Chinese President Hu Jintao (胡錦濤) can return home from the G20 summit confident of having delivered on China’s goal of seeing developing nations gain a seat at the table of global economic policy.
Hu went into the summit on the world crisis calling for reform of a world economic order that China sees as dominated by developed Western countries through the G7 rich nations’ club and international financial institutions.
A summit communique made clear that voice had been heard, spelling out the grouping’s intention to take the developing world more into account.
“The most substantial change has been obviously the recognition that developing countries like China need to have more representation, and its an acknowledgement of that,” said Shanghai-based Andy Xie (謝國忠), former chief economist in Asia for Morgan Stanley.
Among the harbingers of change were China’s unprecedented promise to contribute US$40 billion to the IMF, which Xie said should increase Beijing’s voting powers in the multilateral body.
The summit communique also pledged to undertake “representation reforms” in global financial institutions.
These would include a “transparent and merit-based process” of appointing leaders to the IMF and World Bank, which have traditionally been chosen by Europe and the US.
“Emerging and developing economies, including the poorest, must have greater voice and representation,” the communique said.
China’s state-run media yesterday celebrated what British Prime Minister Gordon Brown, the summit’s host, called the start of a “new world order.”
“This is the first time that developed countries were not the sole guiding force. Emerging market countries got the chance to participate in a summit on formulating and revising global rules,” a Beijing Youth Daily commentary said.
The China Daily said in an editorial that the summit’s outcome “would have been unthinkable just a few years ago, as unilateralism seemed to be the dominant theme in international relations.”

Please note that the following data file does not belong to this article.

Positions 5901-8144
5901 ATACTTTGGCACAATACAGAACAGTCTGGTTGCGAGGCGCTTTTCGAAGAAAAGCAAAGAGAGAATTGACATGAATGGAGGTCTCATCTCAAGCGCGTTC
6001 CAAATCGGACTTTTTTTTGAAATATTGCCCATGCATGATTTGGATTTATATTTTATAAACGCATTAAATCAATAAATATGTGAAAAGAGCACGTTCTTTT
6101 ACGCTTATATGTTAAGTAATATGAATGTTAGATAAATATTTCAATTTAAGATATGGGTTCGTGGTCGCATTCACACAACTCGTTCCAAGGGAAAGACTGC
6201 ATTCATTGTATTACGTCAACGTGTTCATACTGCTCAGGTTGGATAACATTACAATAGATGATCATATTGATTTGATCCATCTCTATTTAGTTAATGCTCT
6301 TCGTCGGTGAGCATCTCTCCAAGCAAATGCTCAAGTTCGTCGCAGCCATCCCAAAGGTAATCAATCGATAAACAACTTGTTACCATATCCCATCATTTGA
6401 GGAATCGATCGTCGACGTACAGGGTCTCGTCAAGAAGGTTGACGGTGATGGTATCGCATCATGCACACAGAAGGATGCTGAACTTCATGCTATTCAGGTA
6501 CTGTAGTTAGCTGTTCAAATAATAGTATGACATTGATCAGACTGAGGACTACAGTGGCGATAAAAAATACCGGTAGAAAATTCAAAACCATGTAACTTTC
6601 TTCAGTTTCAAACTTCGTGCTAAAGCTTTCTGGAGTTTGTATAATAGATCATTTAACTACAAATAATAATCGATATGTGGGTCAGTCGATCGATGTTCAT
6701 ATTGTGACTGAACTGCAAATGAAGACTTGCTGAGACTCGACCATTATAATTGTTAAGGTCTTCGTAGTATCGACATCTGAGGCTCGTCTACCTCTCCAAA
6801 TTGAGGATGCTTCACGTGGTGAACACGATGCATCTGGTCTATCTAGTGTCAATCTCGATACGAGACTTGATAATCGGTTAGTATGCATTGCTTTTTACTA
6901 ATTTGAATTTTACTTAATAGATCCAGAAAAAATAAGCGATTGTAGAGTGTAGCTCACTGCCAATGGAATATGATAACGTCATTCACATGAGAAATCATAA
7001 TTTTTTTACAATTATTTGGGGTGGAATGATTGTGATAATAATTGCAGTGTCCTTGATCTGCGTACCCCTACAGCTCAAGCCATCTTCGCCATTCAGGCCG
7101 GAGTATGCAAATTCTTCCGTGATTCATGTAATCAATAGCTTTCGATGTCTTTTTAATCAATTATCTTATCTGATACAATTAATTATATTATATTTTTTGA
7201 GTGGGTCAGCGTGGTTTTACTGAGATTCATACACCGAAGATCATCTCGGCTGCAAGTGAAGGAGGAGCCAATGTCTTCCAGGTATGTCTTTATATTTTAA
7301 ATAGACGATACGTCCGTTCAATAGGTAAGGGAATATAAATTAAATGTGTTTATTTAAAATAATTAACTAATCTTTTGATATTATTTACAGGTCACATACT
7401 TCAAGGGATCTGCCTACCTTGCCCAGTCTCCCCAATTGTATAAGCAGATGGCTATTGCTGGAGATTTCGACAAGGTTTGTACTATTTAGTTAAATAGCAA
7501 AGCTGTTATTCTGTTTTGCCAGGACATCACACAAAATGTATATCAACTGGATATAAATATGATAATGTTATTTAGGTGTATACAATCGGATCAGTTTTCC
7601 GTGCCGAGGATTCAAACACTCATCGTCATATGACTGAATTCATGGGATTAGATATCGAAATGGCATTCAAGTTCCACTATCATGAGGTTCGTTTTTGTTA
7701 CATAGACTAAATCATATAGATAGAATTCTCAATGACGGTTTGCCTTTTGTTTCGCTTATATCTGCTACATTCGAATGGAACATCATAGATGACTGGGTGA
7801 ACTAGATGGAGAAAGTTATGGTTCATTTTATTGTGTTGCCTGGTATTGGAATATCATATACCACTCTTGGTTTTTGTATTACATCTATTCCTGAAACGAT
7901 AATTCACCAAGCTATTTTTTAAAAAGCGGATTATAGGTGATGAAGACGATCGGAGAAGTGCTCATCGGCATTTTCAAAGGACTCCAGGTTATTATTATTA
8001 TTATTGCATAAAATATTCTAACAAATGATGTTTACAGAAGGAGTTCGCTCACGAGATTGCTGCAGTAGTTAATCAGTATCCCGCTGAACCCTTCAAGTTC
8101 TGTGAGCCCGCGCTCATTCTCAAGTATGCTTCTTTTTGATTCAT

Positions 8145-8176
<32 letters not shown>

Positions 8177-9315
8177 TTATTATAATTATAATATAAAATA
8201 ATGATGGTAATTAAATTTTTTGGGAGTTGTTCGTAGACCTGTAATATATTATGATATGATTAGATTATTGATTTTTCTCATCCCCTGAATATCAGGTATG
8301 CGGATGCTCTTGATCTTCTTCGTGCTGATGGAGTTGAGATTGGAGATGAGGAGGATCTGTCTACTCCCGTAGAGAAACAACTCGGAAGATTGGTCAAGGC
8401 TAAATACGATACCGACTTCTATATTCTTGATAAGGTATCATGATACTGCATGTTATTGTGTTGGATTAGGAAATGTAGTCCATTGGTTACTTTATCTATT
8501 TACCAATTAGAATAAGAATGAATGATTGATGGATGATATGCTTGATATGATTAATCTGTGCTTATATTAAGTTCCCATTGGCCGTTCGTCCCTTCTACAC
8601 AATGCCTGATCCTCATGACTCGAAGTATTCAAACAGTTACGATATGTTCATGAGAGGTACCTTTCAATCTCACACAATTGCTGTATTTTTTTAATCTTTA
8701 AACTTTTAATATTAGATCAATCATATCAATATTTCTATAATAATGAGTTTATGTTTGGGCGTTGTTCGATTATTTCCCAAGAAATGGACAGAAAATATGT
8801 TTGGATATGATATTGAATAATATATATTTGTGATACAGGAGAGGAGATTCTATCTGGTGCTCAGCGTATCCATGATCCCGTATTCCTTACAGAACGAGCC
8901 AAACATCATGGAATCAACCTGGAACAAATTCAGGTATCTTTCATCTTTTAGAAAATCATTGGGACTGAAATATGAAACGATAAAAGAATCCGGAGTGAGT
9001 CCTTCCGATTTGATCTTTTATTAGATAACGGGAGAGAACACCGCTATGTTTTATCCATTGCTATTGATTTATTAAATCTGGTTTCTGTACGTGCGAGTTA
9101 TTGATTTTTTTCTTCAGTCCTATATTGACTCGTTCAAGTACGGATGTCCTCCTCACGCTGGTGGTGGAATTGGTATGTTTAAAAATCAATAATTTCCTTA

China failed in its wish to see the summit discuss Chinese central bank Governor Zhou Xiaochuan’s (周小川) recent call for the US dollar to be replaced as the global reserve currency with a standard run by the IMF.
But China’s state-run Xinhua news agency said it had still raised hopes of a deserved bigger role for developing countries so they do not have to accept “prejudiced” decisions made by more powerful nations.
Despite the summit’s symbolism, some economists see little practical change, noting that global financial institutions continue to be overwhelmingly dominated by rich nations.
“You’ve got a club of nations saying it will pay attention to those outside the club, but so far the club’s structure has not changed,” Xie said.
“I don’t expect any practical impact on the developing world. This was more like a dance between China and the US,” he said.
Michael Pettis, a finance professor at Peking University, said the divide between the developed and developing world recede in importance in the years ahead, but because the US-China relationship would increasingly dominate.
He said the idea of a unified bloc of emerging markets was a fallacy, given deep policy differences between many of them.
“Everyone knows the most important meeting at the G20 was between Obama and Hu,” he said.
Nevertheless, South African President Kgalema Motlanthe said in London that his country, the only African nation in the G20, was “quite pleased with what came out of this summit.”